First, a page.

Back during the Cold War, the leaders of the United States and Soviet Union famously communicated using a special hotline. It was known colloquially, at least on the American side, as “the red telephone,” although the communications device was actually neither red nor a telephone.
Now, the government of South Korea is planning a modern-day version of that communications tool, a “special room” that will be used for video-chatting for high-level discussions with North Korea. It will feature such technologies as “‘high-quality, full HD’ cameras, four ninety-eight-inch LED displays, booths for simultaneous interpretations as well as a system that allows Seoul to ‘use a separate network to communicate with a remote area.’”
According to a report by NK News this week, the government of South Korea is seeking to spend 398 million won (the equivalent of $361,945) on a new video conferencing room, which “will be added to the inter-Korean dialogue headquarters in the Jongno district of Seoul.”
“The reason why we have decided to build the video conference room is to preemptively prepare for inter-Korean conferences that do not require physical contact,” the Unification Ministry told the news outlet.
The new room is expected to be finished by the end of April. There are not currently any concrete plans for the governments of the two Koreas to have any meeting.
The report comes after the president of South Korea, Moon Jae-in, announced that he would meet with North Korean president Kim Jong-un, “anytime, anywhere.” The room, however, was in the works prior to Moon’s speech, NK News said.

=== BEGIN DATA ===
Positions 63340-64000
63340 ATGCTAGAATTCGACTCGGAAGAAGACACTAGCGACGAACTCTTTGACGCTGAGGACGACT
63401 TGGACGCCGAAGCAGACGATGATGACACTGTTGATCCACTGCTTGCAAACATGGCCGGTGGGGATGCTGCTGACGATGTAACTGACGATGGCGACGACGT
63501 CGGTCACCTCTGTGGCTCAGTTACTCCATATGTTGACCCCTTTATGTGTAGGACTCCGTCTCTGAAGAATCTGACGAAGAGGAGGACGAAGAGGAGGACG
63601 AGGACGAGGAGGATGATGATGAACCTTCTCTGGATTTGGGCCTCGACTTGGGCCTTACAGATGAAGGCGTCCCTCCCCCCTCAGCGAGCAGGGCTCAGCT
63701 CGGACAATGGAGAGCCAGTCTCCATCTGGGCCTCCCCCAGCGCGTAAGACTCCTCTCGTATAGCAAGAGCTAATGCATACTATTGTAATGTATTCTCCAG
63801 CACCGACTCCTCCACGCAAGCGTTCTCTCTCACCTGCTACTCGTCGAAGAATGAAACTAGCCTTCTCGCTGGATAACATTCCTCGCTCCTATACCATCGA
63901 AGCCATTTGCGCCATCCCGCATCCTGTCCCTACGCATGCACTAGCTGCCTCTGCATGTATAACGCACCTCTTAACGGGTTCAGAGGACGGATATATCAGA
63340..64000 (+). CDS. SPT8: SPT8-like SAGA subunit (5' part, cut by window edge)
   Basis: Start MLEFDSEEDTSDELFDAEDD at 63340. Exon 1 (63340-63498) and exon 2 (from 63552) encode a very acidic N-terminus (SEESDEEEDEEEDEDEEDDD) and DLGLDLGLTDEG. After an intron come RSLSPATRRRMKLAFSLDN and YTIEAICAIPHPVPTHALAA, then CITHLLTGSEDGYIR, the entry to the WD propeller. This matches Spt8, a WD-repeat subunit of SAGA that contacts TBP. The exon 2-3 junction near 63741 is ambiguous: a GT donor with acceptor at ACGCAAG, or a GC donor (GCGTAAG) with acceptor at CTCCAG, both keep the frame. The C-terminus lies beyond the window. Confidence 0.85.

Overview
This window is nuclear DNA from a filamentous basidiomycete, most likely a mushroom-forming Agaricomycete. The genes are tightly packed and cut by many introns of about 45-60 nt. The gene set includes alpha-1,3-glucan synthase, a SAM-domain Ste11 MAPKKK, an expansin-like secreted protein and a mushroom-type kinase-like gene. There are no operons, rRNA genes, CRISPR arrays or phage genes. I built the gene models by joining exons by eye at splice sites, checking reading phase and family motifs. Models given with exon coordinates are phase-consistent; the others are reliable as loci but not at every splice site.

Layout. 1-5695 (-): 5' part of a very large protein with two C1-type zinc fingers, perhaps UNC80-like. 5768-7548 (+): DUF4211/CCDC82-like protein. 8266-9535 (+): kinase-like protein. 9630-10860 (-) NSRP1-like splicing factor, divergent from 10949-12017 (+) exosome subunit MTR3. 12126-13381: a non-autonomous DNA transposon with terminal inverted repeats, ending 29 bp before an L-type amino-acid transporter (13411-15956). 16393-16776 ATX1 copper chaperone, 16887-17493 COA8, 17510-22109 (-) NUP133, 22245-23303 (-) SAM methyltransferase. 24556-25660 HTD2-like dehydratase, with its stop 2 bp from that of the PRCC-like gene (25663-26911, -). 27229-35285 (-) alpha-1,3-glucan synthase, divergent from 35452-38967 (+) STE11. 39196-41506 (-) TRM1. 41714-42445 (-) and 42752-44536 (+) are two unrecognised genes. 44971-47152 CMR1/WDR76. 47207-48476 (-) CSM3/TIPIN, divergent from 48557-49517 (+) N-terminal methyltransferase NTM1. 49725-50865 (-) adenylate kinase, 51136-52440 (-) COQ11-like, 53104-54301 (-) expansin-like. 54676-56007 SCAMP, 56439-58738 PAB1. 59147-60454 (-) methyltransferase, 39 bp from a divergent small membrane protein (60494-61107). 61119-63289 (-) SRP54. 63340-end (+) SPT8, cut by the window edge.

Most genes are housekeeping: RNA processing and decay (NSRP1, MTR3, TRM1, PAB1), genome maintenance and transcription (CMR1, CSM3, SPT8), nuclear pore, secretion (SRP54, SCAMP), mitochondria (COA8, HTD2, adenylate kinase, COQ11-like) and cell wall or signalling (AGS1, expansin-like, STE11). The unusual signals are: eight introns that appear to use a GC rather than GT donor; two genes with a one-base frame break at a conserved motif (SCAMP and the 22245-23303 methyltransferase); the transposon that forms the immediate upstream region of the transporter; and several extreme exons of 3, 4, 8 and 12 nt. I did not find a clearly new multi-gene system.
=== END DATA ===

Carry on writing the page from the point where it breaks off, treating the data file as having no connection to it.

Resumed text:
The Unification Movement is the agency of the South Korean government that handles relations with North Korea. According to a report last September by The Diplomat, after a South Korean man was killed at sea in North Korea, it was revealed that “the Unification Ministry has no official channels to contact the North to check and demand an explanation.”
This followed, last June, North Korea cutting off all communication channels between the two Koreas. North Korea, according to the same report, “blew up the joint inter-Korean liaison office at the Kaesong Industrial Complex.”
The news follows the completion of North Korea’s 8th Congress of the Workers’ Party of Korea, where Kim Jong-un reportedly given the new title of “General Secretary” of the Workers Party, a title previously held by his father and grandfather when they led North Korea.
Meanwhile, policy towards both Koreas is likely to get a shakeup with the change in presidential administrations in the United States. President-elect Joseph Biden last week named Sumona Guha, a State Department veteran, as senior director for South Asia on the National Security Council.
Stephen Silver, a technology writer for the National Interest, is a journalist, essayist and film critic, who is also a contributor to Philly Voice, Philadelphia Weekly, the Jewish Telegraphic Agency, Living Life Fearless, Backstage magazine, Broad Street Review and Splice Today. The co-founder of the Philadelphia Film Critics Circle, Stephen lives in suburban Philadelphia with his wife and two sons. Follow him on Twitter at @StephenSilver.